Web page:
Posterior Cruciate Ligament (PCL) Injuries

The posterior cruciate ligament (PCL) and the anterior cruciate ligament (ACL) are two tough bands of fibrous tissue that connect the thighbone (femur) and the large bone of the lower leg (tibia) at the knee joint. Together, the ACL and PCL bridge the inside of the knee joint, forming an "X" pattern that stabilizes the knee against front-to-back and back-to-front forces. In particular, the PCL prevents the lower leg from slipping too far back in relation to the upper leg, especially when the knee is flexed (bent). A PCL injury includes a stretch or tear of the ligament. The PCL most often is injured when the front of the knee hits the dashboard during an automobile accident. During sports activities, the PCL also can tear when an athlete falls forward and lands hard on a bent knee, which is common in football, basketball, soccer and especially rugby. (Locked) More »

Reactive Arthritis

Reactive arthritis is an uncommon disease that causes inflammation of the joints and, in many cases, other areas, particularly the urinary tract and eyes. It is triggered by an infection, usually by a sexually transmitted organism or by certain gastrointestinal bacteria. The most common infection causing reactive arthritis is the sexually transmitted disease (STD) chlamydia. Reactive arthritis can also be caused by gastrointestinal infection from bacteria such as salmonella, shigella, campylobacter or Yersinia, infections that can cause diarrhea and vomiting. These bacteria often are found in contaminated food or water. While these infections are common, reactive arthritis is not. Scientists believe that people who develop reactive arthritis have a certain genetic makeup. Supporting the theory that genetic makeup is a risk factor, about 50% of people with reactive arthritis carry a gene called HLA-B27, compared with 8% of the general population. Reactive arthritis is thought to be an autoimmune disorder, which means the body's immune system mistakenly attacks its own tissues. In this case, the immune system is jolted into action by the infection but continues attacking after the infection is gone. (Locked) More »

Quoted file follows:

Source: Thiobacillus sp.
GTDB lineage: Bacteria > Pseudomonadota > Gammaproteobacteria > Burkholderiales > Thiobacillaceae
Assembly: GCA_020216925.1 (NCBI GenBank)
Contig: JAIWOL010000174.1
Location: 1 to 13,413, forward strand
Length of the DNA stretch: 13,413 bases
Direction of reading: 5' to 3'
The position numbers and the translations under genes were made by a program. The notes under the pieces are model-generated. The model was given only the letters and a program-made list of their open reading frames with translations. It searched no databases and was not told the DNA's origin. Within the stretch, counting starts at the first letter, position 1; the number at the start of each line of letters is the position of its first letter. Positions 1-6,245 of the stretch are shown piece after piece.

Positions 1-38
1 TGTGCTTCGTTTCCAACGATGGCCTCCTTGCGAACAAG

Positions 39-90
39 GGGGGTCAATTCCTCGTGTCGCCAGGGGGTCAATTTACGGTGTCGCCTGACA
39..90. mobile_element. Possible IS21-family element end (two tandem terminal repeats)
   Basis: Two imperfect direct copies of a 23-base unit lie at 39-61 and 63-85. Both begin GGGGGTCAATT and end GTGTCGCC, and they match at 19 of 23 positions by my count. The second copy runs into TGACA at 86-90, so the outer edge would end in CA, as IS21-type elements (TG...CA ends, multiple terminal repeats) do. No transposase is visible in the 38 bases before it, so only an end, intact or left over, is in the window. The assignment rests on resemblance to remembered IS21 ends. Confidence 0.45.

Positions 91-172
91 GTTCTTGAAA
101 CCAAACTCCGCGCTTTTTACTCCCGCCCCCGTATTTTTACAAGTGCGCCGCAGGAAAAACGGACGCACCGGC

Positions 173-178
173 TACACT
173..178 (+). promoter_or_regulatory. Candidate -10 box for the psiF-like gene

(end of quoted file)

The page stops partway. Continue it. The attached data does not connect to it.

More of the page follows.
Sciatica

Sciatica describes persistent pain felt along the sciatic nerve. This nerve runs from the lower back, down through the buttock and into the lower leg. It is the longest nerve in the body. Pain results when this nerve is compressed or injured. It most commonly results from inflammation, bony enlargement due to arthritis or a displaced (herniated) disk in the lower spine. Sciatica causes pain that begins in the lower back and spreads through the buttock, leg, calf and, occasionally, the foot. The pain generally will feel dull, aching or burning. Sometimes, it starts gradually, worsens during the night, and is aggravated by motion. Sciatica also can cause tingling, numbness or muscle weakness in the affected leg. (Locked) More »

Don’t take back pain sitting down

Pain when sitting can be caused by a number of common problems, including problems with the discs that cushion the vertebrae in the back. Lying down can help the pain temporarily, but the goal should be to get up and move as soon as possible. People should see a doctor if your pain is extremely severe, if it comes back after getting better, or if it occurred after an injury. (Locked) More »

Giving steroid injections a shot

People battling a flare-up of arthritis, bursitis, or tendinitis may find relief from a cortisone (or steroid) shot. This type of pain management is often used when over-the-counter and prescription medication or physical therapy no longer work. However, people need to be aware that a shot offers only short-term relief and not a cure. (Locked) More »